Argument against publicly funded lobbying

A cautionary tale from Britain:

An ‘independent’ celebrity-backed campaign to increase foreign aid was secretly engineered by Whitehall, it was claimed yesterday.

The IF movement recruited David Beckham, Orlando Bloom and Mo Farah to ensure the Government made good on a pledge to spend 0.7 per cent of national income on overseas help.

But internal documents reveal plans were cooked up by ministers and advisers at Whitehall and the Tory party conference two years ago.

At one of the first summits, an aide of David Cameron met representatives of five charities which between them receive more than £60million a year from the taxpayer via the Department for International Development. . . .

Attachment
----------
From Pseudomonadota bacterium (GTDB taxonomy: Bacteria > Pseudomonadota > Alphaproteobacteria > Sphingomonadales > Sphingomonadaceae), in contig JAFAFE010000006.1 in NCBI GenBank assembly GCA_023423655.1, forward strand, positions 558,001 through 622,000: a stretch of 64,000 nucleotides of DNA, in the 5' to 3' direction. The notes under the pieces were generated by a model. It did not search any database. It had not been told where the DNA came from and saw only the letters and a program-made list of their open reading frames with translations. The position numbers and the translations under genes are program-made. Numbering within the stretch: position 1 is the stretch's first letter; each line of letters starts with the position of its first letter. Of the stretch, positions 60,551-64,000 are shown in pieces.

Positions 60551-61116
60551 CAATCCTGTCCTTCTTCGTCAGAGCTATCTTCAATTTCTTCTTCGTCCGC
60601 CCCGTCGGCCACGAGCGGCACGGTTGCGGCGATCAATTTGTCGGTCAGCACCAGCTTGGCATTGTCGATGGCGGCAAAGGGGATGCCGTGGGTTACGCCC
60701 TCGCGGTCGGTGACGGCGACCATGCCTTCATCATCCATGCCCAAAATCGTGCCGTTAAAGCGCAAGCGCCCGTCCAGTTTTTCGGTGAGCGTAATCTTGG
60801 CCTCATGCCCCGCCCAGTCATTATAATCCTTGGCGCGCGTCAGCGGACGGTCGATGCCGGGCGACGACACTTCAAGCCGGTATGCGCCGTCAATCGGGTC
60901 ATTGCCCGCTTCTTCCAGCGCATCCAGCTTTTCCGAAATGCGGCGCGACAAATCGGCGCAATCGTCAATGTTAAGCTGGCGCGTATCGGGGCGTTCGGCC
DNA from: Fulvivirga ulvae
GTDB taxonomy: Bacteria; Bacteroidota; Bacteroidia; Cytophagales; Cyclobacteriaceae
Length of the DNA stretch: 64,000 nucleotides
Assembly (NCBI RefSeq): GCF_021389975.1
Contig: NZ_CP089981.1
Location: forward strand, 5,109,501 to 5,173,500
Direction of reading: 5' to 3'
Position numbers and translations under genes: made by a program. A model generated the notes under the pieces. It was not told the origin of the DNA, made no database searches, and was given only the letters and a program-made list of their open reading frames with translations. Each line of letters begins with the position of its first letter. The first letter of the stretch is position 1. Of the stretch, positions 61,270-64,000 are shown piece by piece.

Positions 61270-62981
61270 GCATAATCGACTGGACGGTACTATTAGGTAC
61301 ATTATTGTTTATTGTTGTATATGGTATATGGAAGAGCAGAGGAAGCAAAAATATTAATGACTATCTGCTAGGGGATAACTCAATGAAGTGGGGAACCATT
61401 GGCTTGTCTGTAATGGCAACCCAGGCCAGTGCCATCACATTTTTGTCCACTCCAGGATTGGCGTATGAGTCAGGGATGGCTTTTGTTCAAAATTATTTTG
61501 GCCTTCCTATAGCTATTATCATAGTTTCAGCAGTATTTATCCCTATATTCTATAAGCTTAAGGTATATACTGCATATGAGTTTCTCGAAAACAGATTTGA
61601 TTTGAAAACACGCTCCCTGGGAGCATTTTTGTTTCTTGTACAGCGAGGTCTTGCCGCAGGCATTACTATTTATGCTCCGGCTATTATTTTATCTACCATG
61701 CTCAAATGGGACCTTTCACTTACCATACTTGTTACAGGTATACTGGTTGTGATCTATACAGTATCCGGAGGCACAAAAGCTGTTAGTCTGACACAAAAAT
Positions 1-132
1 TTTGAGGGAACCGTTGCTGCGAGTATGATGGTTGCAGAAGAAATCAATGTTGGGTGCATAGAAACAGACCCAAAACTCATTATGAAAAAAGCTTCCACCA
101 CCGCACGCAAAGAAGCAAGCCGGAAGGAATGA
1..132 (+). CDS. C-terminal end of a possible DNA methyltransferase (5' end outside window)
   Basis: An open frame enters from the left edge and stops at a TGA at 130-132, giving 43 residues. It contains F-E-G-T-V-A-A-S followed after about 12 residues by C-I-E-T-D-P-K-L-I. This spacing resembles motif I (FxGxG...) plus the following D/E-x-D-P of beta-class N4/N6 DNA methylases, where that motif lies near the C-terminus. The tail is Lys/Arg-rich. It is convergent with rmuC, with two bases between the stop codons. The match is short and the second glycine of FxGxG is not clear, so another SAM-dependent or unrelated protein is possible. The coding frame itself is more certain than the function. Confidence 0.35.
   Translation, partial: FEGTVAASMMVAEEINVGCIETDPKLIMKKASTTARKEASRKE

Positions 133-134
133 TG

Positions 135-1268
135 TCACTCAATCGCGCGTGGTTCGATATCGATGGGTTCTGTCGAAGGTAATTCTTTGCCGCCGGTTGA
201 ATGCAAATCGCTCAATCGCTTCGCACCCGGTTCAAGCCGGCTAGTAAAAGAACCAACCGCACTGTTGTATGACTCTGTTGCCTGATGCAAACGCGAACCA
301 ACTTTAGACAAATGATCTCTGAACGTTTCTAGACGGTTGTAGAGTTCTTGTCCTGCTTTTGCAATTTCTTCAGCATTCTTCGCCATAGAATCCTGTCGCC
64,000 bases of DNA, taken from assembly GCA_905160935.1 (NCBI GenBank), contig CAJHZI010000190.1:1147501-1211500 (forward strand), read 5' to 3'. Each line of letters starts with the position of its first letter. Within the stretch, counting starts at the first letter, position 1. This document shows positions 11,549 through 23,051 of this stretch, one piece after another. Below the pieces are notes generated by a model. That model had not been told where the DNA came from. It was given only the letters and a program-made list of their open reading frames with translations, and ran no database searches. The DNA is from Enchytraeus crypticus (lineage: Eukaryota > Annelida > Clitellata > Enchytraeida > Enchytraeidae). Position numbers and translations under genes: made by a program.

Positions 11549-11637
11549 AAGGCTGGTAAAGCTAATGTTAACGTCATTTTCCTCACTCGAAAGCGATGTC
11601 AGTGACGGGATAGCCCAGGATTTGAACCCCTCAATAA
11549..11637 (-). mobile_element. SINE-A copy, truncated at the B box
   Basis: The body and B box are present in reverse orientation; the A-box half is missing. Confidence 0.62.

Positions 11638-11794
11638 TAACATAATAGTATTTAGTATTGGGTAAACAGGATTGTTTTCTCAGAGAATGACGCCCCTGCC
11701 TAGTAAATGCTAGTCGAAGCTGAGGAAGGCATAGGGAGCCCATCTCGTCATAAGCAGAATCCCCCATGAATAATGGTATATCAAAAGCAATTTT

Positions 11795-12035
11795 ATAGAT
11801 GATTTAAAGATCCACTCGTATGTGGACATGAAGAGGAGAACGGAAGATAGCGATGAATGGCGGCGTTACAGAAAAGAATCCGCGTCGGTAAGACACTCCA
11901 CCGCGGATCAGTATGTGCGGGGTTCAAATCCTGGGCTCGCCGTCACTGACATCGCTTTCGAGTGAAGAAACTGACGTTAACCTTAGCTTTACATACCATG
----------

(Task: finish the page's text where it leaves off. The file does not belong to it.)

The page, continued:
The government gave lobby groups money to lobby it to do something it wanted to do.

There’s no better argument against public funding of lobby groups.

It reinforces the wisdom of changes made here so that groups whose primary focus is political or lobbying no longer get charitable tax status.

Hat tip: Tim Worstall.

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